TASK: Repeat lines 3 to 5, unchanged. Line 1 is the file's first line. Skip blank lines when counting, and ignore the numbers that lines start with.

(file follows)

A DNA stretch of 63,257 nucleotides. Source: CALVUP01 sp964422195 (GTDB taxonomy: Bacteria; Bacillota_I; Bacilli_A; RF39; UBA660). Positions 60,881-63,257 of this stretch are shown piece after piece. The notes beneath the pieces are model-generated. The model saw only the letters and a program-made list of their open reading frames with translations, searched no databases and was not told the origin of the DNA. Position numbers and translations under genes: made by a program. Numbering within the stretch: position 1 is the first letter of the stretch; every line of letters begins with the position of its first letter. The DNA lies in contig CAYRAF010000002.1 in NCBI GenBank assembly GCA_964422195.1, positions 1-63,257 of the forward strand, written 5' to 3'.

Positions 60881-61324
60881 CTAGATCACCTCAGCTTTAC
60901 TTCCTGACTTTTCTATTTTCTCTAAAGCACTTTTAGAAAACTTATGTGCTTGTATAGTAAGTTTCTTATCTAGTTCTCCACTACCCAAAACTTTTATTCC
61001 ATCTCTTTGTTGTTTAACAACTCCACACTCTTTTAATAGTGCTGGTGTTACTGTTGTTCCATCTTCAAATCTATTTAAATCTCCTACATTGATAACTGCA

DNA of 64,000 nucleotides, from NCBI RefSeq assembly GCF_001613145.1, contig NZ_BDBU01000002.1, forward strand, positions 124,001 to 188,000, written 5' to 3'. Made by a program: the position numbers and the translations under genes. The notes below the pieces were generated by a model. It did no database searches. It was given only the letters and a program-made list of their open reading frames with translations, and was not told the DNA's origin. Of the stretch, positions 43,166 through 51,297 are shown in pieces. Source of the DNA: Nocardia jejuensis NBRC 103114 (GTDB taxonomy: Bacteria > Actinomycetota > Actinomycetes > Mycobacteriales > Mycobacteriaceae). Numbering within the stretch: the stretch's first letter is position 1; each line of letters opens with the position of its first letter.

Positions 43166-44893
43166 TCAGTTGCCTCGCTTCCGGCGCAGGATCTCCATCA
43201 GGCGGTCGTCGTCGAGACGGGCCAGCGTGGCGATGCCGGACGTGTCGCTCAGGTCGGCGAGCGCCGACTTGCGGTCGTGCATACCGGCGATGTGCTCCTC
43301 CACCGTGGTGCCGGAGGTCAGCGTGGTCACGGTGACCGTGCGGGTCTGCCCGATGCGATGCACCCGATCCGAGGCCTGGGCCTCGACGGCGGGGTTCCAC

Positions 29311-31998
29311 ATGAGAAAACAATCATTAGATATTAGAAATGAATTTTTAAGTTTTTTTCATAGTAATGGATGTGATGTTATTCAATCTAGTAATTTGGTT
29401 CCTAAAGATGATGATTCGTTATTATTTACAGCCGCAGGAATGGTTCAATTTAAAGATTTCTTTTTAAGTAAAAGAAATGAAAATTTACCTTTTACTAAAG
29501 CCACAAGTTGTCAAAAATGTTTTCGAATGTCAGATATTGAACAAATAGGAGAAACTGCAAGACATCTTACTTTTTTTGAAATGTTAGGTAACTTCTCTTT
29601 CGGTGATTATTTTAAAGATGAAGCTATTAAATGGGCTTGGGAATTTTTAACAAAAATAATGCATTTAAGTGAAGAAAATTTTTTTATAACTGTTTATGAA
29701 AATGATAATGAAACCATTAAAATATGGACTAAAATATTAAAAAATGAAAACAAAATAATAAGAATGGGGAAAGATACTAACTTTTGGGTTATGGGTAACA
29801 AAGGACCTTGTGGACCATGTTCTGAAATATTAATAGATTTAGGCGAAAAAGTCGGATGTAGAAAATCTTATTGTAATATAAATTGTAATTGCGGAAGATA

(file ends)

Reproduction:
60881 CTAGATCACCTCAGCTTTAC
60901 TTCCTGACTTTTCTATTTTCTCTAAAGCACTTTTAGAAAACTTATGTGCTTGTATAGTAAGTTTCTTATCTAGTTCTCCACTACCCAAAACTTTTATTCC
61001 ATCTCTTTGTTGTTTAACAACTCCACACTCTTTTAATAGTGCTGGTGTTACTGTTGTTCCATCTTCAAATCTATTTAAATCTCCTACATTGATAACTGCA